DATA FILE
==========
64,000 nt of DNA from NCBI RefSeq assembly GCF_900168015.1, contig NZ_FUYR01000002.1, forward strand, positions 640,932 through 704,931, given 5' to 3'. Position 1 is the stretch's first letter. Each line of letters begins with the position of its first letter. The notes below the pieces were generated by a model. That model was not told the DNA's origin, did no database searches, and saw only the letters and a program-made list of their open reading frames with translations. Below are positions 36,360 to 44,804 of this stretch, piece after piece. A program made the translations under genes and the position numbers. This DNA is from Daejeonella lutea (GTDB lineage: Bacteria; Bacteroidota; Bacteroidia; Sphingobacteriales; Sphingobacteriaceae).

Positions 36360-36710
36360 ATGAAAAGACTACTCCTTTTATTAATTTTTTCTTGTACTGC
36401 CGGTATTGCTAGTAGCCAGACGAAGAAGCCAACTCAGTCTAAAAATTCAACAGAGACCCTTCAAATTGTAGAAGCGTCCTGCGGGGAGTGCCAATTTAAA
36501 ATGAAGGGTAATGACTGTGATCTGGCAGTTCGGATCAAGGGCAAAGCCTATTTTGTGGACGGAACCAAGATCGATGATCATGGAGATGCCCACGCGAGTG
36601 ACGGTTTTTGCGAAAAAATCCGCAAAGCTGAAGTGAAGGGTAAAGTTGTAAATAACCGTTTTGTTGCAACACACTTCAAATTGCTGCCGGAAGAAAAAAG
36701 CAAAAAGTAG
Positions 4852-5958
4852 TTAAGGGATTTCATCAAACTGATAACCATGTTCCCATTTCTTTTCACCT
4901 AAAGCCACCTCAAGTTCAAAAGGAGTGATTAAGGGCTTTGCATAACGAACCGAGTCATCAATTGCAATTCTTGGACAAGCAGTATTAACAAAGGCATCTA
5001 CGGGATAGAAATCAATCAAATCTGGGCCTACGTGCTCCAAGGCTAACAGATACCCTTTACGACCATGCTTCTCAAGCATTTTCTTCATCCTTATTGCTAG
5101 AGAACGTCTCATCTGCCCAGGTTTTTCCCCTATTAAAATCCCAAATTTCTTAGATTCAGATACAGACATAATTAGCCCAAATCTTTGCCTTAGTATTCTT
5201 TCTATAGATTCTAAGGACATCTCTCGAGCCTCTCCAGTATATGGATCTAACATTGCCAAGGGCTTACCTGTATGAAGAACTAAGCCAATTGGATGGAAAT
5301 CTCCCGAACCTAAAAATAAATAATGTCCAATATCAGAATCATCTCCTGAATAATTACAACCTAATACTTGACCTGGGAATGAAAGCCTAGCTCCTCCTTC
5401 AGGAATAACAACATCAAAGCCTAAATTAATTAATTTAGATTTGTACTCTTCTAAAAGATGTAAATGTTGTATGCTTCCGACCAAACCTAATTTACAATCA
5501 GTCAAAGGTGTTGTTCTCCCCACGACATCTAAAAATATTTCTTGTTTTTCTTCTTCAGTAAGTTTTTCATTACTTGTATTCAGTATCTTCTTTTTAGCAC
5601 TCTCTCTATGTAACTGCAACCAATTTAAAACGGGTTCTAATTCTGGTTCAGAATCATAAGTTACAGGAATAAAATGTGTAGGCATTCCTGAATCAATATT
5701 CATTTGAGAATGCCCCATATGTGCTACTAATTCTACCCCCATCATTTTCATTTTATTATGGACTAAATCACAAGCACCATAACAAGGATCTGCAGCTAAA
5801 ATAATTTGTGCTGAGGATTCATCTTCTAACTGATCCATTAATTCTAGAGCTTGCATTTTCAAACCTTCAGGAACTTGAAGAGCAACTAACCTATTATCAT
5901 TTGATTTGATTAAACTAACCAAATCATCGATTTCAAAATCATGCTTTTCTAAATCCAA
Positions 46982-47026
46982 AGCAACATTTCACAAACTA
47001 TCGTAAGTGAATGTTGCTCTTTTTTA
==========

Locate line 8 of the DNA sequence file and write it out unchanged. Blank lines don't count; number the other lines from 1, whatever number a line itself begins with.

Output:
Positions 4852-5958